Fast Fact and Concept #101: Insomnia: Patient Assessment
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Title: Fast Fact and Concept #101: Insomnia: Patient Assessment
Author(s): Miller M; Arnold R
Sleep disorders are very common in the general population, the elderly, and in terminally ill patients. Difficulty sleeping causes significant suffering, contributing to fatigue that prevents patients from participating in meaningful daytime activities and decreasing their quality of life. This Fast Fact will focus on the assessment of insomnia.
- Insomnia: insufficient quantity or poor quality of sleep affecting an individual during the day
- Parasomnia: a disruptive physical act that occurs during sleep which may cause awakening or other disturbance in sleep
- Sleep apnea: cessation of breathing for short periods during sleep, can be obstructive or central in origin
- Restless Legs Syndrome: a disorder characterized by paresthesias and dysesthesias of the legs that typically occur in the evening or at night and may be relieved by movement; causes insomnia by interfering with sleep onset and interrupting sleep
- Conditioned Insomnia: learned or psychological insomnia; an acute event such as a significant life stress, pain, or illness which causes insomnia; the individual no longer associates the bed with sleeping and may have ongoing insomnia
- Narcolepsy: a disorder of excessive daytime fatigue associated with abnormalities in REM sleep
Obtain a focused sleep history from the patient and bed partner:
Sleep hygiene: has the patient altered their bedtime routine (e.g. change in bedtime, use of sleep aids, laying on bed watching TV prior to sleep)?
Sleep chronology: onset, pattern and duration; whether the insomnia is transient, intermittent or persistent. A persistent problem usually is a consequence of a medical, neurologic or psychiatric disorder. Ask if the patient has difficulty initiating sleep, staying asleep, or both. Sleep apnea rarely cause disorders in initiating sleep. Nightmares (see Fast Fact #88: Nightmares) cause difficulty staying asleep and may reflect spiritual suffering. Ask about multiple nocturnal or early morning awakenings. Frequent awakening is often due to medicine and early awakening is classically due to depression.
Sleep environment -- Are any environmental factors (e.g. noise, light, odors) preventing sleep? This may be particularly important in the hospital or a situation where a patient has moved into an unfamiliar setting (e.g. children's house).
Physical symptoms -- Are there physical symptoms interfering with sleep (e.g. cough, pain, dyspnea)? Symptoms occurring just prior to sleep may reflect primary sleep disorders.
Medical conditions Are there co-morbid medical conditions that are associated with insomnia?
Spiritual concerns (FF #88): Fears about dying may cause a patient to be afraid of falling asleep or to not want to turn off the lights; especially common in patients with dyspnea. This is in contradistinction to more typical insomnia where the patient is bothered by the lack of sleep.
- Worsening of chronic medical conditions (e.g. CHF, COPD)
- New onset or worsening depression and/or anxiety.
- Drugs (e.g. steroids, beta blockers, psychostimulants); Use of alcohol and caffeine, especially in the evening.
- Restless leg syndrome or periodic limb movements in sleep. These patients have highly stereotyped, disagreeable sensations in the legs that occur at rest and relieved by movement. Typical symptoms include crawling, stretching and pulling.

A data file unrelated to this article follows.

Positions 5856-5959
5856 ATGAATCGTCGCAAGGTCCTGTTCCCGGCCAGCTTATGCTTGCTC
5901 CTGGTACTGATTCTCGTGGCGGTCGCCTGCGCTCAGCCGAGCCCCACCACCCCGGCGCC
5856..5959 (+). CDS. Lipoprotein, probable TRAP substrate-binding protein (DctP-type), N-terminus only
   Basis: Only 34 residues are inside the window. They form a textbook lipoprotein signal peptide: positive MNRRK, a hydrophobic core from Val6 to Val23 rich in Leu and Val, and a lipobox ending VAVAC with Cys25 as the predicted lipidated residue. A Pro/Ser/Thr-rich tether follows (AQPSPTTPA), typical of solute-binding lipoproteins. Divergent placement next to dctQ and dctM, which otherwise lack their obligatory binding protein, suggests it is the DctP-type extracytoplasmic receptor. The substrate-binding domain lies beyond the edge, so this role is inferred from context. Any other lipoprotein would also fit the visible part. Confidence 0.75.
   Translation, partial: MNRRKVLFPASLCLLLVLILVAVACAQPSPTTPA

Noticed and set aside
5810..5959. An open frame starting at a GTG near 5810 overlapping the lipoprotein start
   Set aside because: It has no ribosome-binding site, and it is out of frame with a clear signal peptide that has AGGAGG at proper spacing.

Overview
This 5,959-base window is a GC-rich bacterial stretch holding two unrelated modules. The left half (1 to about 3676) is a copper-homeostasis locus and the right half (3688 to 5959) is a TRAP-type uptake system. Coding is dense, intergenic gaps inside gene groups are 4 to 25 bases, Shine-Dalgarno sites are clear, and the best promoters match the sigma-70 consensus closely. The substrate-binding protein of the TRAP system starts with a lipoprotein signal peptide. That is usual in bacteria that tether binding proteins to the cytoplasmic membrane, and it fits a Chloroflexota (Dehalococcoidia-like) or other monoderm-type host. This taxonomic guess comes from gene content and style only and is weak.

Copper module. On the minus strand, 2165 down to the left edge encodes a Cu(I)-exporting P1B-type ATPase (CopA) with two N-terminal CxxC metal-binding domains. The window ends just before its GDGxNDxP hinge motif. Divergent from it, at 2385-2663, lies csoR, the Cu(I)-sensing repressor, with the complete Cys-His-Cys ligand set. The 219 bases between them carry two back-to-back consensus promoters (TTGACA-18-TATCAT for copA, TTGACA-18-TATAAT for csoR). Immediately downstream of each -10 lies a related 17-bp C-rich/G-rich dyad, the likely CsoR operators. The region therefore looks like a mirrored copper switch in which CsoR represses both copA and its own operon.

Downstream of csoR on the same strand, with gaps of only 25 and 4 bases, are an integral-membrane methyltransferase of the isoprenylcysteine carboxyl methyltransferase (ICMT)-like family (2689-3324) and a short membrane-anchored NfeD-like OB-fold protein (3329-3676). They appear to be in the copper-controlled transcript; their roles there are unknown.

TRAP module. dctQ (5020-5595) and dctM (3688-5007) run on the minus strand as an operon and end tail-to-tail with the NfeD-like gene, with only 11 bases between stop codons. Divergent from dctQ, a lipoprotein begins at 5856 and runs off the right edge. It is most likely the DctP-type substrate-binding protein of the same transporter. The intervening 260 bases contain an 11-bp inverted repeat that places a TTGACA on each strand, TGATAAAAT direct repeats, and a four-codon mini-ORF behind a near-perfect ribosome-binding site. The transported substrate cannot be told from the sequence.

If needed, the patient should be asked to record their daily sleep patterns in a sleep log for one week; see http://www.talkaboutsleep.com/sleepbasics/sleeplog.pdf
Fast Fact #88: Nightmares
Fast Fact #104: Non-pharmacological Therapy for Insomnia
Fast Fact #105: Insomnia - Pharmacological Therapies
Ohayon MM: Epidemiology of Insomnia: what we know and what we still need to learn. Sleep Medicine Reviews. 6(2):97-111, 2002 Apr.
Chokroverty, S. Evaluation and treatment of insomnia. http://www.uptodate.com 2003.
Schenck C, Mahowald M, Salk R. Assessment and management of insomnia. JAMA. 2003;289(19):2475-2463.
Copyright/Referencing Information: Users are free to download and distribute Fast Facts for educational purposes only. Citation for referencing: Miller M and Arnold R. Fast Facts and Concepts #101. Insomnia: Patient Assessment. November 2003. End-of-Life Physician Education Resource Center www.eperc.mcw.edu.
Disclaimer: Fast Facts provide educational information, this information is not medical advice. Health care providers should exercise their own independent clinical judgment. Some Fast Fact information cites the use of a product in dosage, for an indication, or in a manner other than that recommended in the product labeling. Accordingly, the official prescribing information should be consulted before any such product is used.
Creation Date: 11/2003
Purpose: Instructional Aid, Self-Study Guide, Teaching
|Training: Fellows, 1st/2nd Year Medical Students, 3rd/4th Year Medical Students, PGY1 (Interns), PGY2-6, Physicians in Practice
|Specialty: Anesthesiology, Emergency Medicine, Family Medicine, General Internal Medicine, Geriatrics, Hematology/Oncology, Neurology, OB/GYN, Ophthalmology, Pulmonary/Critical Care, Pediatrics, Psychiatry, Surgery
ACGME Competencies: Medical Knowledge, Patient Care
Keyword(s): Cardio-pulminary, Constitutional, Gastrointestinal, Metabolic, Musculoskeletal, Neurologic, Non-pain symptoms/disorders/syndromes, Oral/communication, Psychiatric, Sexuality and reproduction, Skin/lymphatic
The Fast Facts series is distributed for educational use only and does not constitute medical advice. For the most current version of Fast Facts visit the EPERC web site at www.eperc.mcw.edu. This mirror version is provided subject to copyright restrictions for educational use within the Inter-Instutional Collaborating Network on End-of-Life Care (IICN).